NJ Motor Vehicle Offices Now Auto-Register New Voters

State Residents May Opt Out If Prefer
Nov 06, 2018

A very irate LBI woman called The SandPaper last week with a complaint.

She had just renewed her driver’s license and was asked if she was a registered voter. Yes, she was, said the woman, who didn’t want her name to appear in this story. No problem there.

But when she completed the process she was given a tablet to sign. It had several questions including things such as, “Are you a U.S. citizen?” And the one that set her off: “Are you a registered voter?” and, especially, “Are you a Republican, Democrat or ‘other’?”

It wasn’t just a seeming intrusion on privacy that angered the woman. She also thought it was ridiculous that the “other” category was included in the voter registration questions. “There’s only two parties in this country, and there always have been: the Republicans and the Democrats.”

Well, actually she was wrong. And actually the folks at the MVC (Motor Vehicle Commission, the official name for what used to be the DMV, Department of Motor Vehicles) were trying to be helpful, not prying.

New Jersey has allowed people to register to vote while obtaining or renewing their driver’s licenses or non-driver IDs since 1995. But citizens had to opt into registering. In April, Gov. Phil Murphy signed Democrat-supported but Republican-opposed legislation that automatically registers folks obtaining or renewing a license or an ID, an examination permit or a probationary driver’s license – unless they specifically request to opt out. The law took effect Nov. 1.

The woman in question visited an MVC office before November. But employees were already upping their game in anticipation of the new law taking effect.

Again, what upset the woman wasn’t voter registration but being asked what party to which she belonged. But MVC employees can now register voters and also ask if they have a party declaration. That isn’t a matter of being nosy but instead is very important. Unless a voter has declared a party affiliation, he or she cannot vote in New Jersey’s June primary election, which is open only to members of the Republican or Democratic parties.

Although state and county voting officials oversee primary elections, those primaries aren’t actually elections but rather selection of party nominees. As many poll workers can attest, just about every New Jersey primary election during a presidential election year results in angry voters who insist they are having their voting rights taken away from them, even though they haven’t declared a party affiliation.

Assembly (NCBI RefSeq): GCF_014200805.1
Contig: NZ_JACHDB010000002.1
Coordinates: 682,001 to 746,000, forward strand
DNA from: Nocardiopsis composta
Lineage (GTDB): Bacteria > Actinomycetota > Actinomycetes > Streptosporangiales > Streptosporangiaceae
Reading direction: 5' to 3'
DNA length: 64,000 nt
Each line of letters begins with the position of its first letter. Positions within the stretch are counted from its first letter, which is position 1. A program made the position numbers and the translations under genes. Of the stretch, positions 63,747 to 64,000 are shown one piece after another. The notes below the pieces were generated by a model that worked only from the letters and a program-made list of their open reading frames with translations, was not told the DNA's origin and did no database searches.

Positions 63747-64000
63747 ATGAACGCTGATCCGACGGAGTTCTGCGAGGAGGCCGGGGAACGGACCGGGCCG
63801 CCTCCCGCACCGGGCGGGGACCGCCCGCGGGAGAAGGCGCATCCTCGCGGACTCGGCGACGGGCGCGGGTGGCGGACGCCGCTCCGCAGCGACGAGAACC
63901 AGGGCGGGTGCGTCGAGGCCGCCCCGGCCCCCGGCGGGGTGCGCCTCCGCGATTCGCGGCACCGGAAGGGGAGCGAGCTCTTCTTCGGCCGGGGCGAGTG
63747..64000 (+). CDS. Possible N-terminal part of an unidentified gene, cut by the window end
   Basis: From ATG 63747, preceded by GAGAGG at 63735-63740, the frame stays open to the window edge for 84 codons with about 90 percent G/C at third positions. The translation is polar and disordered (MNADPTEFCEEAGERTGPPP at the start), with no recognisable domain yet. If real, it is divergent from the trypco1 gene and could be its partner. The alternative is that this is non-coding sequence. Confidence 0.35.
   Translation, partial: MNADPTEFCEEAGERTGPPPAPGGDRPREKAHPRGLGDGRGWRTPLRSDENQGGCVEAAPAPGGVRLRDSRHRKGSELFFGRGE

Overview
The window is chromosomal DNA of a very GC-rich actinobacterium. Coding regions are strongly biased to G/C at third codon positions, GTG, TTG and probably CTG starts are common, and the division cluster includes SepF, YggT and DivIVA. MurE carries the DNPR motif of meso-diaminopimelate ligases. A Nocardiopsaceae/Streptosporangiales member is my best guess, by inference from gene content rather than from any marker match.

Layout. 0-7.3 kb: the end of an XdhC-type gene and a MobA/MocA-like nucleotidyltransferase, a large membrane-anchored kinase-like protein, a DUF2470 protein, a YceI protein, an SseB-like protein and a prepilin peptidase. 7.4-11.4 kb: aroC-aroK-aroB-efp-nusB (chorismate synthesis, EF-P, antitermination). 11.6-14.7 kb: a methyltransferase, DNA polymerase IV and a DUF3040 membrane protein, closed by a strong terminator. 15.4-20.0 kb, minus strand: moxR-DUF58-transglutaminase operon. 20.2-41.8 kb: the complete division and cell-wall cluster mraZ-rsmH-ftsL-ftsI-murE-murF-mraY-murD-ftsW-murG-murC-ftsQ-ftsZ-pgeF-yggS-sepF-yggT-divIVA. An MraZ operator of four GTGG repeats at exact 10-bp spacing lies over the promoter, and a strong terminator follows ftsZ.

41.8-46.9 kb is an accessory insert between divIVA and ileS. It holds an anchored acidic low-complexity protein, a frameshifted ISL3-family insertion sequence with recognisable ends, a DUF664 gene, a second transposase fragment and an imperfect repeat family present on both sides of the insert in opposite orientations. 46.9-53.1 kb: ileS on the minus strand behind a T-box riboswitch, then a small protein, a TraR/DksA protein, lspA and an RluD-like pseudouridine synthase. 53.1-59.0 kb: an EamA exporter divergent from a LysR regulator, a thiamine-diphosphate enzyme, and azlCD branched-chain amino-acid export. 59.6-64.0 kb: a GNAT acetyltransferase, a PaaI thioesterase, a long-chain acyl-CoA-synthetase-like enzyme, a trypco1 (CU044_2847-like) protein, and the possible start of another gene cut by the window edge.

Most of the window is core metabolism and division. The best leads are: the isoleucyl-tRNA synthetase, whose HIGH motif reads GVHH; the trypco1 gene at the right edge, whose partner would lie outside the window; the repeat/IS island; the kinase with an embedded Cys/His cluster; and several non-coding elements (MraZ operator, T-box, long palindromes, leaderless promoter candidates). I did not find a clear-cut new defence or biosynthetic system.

If that seems simple enough to explain, well, sometimes the explanation doesn’t break through the anger – even to the point that police have to be called to escort an irate person out of the polling place.

When the matter was explained to the woman who called The SandPaper, she quickly calmed down and said thanks for the explanation.

That woman, by the way, was also mistaken about the “other” line on the MVC questionnaire.

There are other political parties in the U.S. and New Jersey. Some of the most well known are the Libertarian Party, the Green Party and the Constitution Party, which often field candidates for major state or federal office. But in New Jersey, those other political organizations don’t have primaries but rather party conventions to nominate their candidates.

So the “other” line makes perfect sense for members of those parties, as it also does for unaffiliated independent voters. Just remember, once you check “other,” you will not be allowed to vote in primary elections.

By the way, perhaps a new major political party will emerge in the United States. With the GOP and Democrats seemingly going more and more to the right and left wing corners, the political ring may have room for a moderate, in-the-middle party. There have, after all, been quite a few large political parties in American history that no longer exist: the Federalists, the Democratic-Republicans, the Whigs, the American Party (also known as the “Know Nothings”) and the Anti-Masonic Party. And we’re not just talking old history.

The Reform Party, founded in 1995 by presidential candidate Ross Perot, won 8.4 percent of the popular vote for president in 1996. It is still in existence although its former presidential candidates, including Pat Buchanan and Ralph Nader, haven’t managed to garner more than one percent of the vote since Perot left the political stage.

New Jersey’s new law also will also allow automatic registration of new voters at the offices of other state agencies as well, including the Office of Disability Services; the Supplemental Nutrition Program for Woman, Infants and Children; and another dozen or so that collect enough data to register someone. Those agencies, unlike the MVC, have a choice whether or not to participate in the program.

The Nov. 1 law had passed the Assembly by a 50-23, mainly partisan, vote. In the Senate, the vote was 24-13, with lawmakers again mostly divided along party lines. Former Republican Gov. Chris Christie had vetoed similar legislation in the past.

Murphy and the Democrats wanted the legislation to become law in order to increase voter participation in elections. Republicans worried about voter fraud, especially if the Legislature and Murphy pass a law in the future that would allow undocumented immigrants to get drivers licenses.

New Jersey is the 12th state, along with the District of Columbia, to implement automatic registration at motor vehicle offices. Only Illinois, Rhode Island and Maryland include other state agencies as well.

By the way, people who were automatically registered since Nov. 1 were not eligible to vote in Tuesday’s election. New Jersey law requires persons to register at least 21 days before any election they intend to vote in.

— Rick Mellerup


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